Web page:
Consider, then, what must happen to a new-born generation of living things of any species. Some of the individuals will be stronger or sturdier or better suited to succeed in life in some way than the rest, many individuals will be weaker or less suited. In particular single cases any sort of luck or accident may occur, but on the whole the better equipped individuals will live and grow up and reproduce themselves and the weaker will as a rule go under. The latter will be less able to get food, to fight their enemies and pull through. So that in each generation there is as it were a picking over of a species, a picking out of most of the weak or unsuitable and a preference for the strong and suitable. This process is called Natural Selection or the Survival of the Fittest.
It follows, therefore, from the fact that living things grow and breed and die, that every species, so long as the conditions under which it lives remain the same, becomes more and more perfectly fitted to those conditions in every generation.
But now suppose those conditions change, then the sort of individual that used to succeed may now fail to succeed and a sort of individual that could not get on at all under the old conditions may now find its opportunity. These species will change, therefore, generation by generation; the old sort of individual that used to prosper and dominate will fail and die out and the new sort of individual will become the rule,—until the general character of the species changes.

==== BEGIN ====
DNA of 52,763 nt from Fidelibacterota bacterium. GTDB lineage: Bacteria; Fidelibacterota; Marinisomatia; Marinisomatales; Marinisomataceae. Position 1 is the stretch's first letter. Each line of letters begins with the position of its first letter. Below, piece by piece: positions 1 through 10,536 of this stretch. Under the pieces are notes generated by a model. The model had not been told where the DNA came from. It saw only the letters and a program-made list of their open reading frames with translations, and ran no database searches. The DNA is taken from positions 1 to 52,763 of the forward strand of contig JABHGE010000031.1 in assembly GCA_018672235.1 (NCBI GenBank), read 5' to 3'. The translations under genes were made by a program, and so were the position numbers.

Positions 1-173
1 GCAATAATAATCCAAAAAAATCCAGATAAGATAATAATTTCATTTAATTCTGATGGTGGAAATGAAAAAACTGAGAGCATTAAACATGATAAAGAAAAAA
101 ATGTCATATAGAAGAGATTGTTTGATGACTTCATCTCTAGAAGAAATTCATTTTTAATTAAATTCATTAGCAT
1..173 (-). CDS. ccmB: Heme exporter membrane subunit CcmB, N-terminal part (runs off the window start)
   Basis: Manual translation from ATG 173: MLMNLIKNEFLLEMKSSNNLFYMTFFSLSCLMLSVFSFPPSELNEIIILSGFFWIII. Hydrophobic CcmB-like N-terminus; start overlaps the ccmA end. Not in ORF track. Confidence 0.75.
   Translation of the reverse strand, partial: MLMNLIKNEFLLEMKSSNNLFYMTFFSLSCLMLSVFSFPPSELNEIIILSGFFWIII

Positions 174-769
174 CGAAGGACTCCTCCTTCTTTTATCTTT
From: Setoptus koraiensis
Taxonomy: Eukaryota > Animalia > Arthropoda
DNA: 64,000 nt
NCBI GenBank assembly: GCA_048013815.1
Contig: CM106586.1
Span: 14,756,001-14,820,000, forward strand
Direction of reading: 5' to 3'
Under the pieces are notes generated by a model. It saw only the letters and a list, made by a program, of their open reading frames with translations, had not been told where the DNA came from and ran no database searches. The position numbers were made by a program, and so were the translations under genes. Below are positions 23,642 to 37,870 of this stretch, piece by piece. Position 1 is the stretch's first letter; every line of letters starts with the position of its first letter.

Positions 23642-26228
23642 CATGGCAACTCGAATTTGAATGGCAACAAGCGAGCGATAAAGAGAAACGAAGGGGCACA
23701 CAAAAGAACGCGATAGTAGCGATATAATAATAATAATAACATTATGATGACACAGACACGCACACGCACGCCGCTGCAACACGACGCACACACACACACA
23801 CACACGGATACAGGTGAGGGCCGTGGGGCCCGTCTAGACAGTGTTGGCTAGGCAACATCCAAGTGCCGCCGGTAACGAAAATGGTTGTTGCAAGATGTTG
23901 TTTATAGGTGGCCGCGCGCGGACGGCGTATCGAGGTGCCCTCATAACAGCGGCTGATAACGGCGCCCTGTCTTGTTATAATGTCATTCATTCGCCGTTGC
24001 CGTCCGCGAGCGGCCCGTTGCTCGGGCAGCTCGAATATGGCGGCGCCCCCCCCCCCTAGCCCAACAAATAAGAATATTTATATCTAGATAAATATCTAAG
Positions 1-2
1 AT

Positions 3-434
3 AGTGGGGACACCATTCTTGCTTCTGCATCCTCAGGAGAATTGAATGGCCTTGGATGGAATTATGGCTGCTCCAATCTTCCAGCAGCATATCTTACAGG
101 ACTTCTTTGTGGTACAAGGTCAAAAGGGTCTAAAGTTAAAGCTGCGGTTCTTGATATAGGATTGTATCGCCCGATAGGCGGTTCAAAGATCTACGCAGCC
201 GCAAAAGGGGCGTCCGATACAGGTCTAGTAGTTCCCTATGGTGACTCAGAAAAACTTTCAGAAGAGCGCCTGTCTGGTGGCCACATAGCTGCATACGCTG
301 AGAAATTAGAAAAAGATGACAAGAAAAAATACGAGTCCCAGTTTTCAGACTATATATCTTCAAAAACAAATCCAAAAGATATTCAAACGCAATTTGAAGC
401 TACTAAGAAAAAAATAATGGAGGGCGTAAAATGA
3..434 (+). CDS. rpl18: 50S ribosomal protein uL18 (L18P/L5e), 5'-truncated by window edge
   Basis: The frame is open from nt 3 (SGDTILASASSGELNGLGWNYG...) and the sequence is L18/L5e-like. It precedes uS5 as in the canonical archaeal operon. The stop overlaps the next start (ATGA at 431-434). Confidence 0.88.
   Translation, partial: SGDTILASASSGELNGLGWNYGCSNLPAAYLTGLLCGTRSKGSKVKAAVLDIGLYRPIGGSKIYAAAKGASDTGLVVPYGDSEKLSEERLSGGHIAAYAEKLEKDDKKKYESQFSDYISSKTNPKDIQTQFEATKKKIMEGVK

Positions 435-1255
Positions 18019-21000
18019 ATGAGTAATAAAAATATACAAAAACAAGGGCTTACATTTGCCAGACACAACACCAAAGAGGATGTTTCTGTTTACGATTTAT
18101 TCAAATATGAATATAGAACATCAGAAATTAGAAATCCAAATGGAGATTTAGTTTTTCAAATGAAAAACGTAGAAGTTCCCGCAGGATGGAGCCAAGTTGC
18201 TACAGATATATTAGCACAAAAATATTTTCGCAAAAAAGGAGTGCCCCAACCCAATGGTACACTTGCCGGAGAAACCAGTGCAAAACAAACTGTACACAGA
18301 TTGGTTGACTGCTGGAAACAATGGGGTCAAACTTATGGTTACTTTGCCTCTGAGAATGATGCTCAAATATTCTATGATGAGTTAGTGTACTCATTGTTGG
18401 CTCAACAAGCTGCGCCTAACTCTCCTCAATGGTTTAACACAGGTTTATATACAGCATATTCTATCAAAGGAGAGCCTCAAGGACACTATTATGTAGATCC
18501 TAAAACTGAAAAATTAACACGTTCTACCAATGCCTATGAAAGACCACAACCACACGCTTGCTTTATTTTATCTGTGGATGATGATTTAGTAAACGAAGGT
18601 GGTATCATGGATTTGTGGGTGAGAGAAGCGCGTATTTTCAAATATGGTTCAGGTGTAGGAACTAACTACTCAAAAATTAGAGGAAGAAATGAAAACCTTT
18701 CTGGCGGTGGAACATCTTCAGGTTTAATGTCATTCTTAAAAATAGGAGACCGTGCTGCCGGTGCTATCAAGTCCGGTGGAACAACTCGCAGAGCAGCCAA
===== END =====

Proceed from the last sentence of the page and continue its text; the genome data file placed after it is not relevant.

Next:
Suppose, for example, there is some little furry whitey-brown animal living in a bitterly cold land which is usually under snow. Such individuals as have the thickest, whitest fur will be least hurt by the cold, less seen by their enemies, and less conspicuous as they seek their prey. The fur of this species will thicken and its whiteness increase with every generation, until there is no advantage in carrying any more fur.
Imagine now a change of climate that brings warmth into the land, sweeps away the snows, makes white creatures glaringly visible during the greater part of the year and thick fur an encumbrance. Then every individual with a touch of brown in its colouring and a thinner fur will find itself at an advantage, and very white and heavy fur will be a handicap. There will be
- It might be called with more exactness the Survival of the Fitter.